“You have no idea”, the doctor muttered beneath his breath. He repeated the comment. “You have no idea”. Realizing that his statement had had little impact, the doctor decided that a stage whisper might be more effective. “None of you have any idea”. Success! He had our attention. It appeared that it was up to me to ask him what he was talking about.
The doctor explained the new reality of hospital emergency room care. E/R units, equipped with suites of examination rooms, were now limiting patients for a specific period of time, 13 to 16 hours, to maximize charges. If the patient’s conditions didn’t warrant admission, he/she was sent home. It didn’t matter if the clock ran out at 2 PM or 2 AM. When 16 hours hit, the patient was cut loose.
Payment dictates care.
The doctor is a first person observer of how the new law, the Patient Protection and Affordable Care Act (PPACA), has altered the delivery of hospital based care. He declared himself an expert on the PPACA.
* * *
I got a call from a chiropractor. His patient, one of my clients, was no longer covered for indefinite once a month visits. The government (Medicare) has sharpened the definition of medically necessary. The insurance companies quickly followed. Conditions need to be clearly defined and treatment plans must have a beginning, a middle, and a predictable ending.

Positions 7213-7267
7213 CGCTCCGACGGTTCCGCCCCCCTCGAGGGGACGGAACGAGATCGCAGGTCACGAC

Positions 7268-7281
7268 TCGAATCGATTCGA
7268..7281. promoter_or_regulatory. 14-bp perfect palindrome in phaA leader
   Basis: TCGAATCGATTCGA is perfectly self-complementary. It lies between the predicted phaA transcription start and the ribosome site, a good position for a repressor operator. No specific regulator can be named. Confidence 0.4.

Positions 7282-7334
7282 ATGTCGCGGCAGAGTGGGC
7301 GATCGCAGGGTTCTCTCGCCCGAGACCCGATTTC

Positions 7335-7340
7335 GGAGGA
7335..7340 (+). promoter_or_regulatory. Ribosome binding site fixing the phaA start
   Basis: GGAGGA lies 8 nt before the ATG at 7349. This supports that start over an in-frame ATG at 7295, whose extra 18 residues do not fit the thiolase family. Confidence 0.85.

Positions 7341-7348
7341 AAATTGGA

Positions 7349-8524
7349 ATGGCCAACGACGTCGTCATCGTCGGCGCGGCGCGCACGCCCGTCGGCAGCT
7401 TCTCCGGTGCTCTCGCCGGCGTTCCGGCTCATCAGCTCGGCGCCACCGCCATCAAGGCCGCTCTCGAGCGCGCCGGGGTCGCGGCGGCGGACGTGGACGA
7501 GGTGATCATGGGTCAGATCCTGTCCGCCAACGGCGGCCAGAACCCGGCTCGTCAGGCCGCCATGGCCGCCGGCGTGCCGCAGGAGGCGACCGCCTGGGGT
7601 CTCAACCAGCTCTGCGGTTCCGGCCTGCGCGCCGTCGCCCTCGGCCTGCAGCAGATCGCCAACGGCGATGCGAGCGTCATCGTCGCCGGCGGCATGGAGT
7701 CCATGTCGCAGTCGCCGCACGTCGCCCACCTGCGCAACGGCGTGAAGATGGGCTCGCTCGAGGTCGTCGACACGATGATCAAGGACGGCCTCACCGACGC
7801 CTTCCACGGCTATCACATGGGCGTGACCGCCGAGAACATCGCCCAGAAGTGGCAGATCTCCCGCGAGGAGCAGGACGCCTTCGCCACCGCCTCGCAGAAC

The chiropractor is a first person observer of how the Patient Protection and Affordable Care Act has altered the delivery of ongoing care. He declared himself an expert on the PPACA.
* * *
The psychiatrist described her newest challenge. Treatment might be covered by Medicare and the insurers, but the tests to determine the most effective form of treatment might not. What’s covered and what’s not seemed like a moving target. The culprit had to be the PPACA.
* * *
I am reminded of the story of the blind men and the elephant. In the ancient Jain version, six blind men are asked to describe an elephant. They each feel a different part of the animal. Each is convinced that he, and he alone, understands the nature of the beast from his limited contact.
But the elephant is more than just the one part each encounters.
Insurance agents are first person observers of the PPACA. We see who can now access and afford insurance and who has been exiled from the market. We talk with doctors and hospital administrators. We fight with our insurers over claims. In February I was in Washington to meet with members of Congress and last week Columbus to talk with our representatives in the Ohio House and Senate. But like my friends the doctor, the chiropractor, and the psychiatrist, we too are simply describing the parts of the elephant we’ve encountered.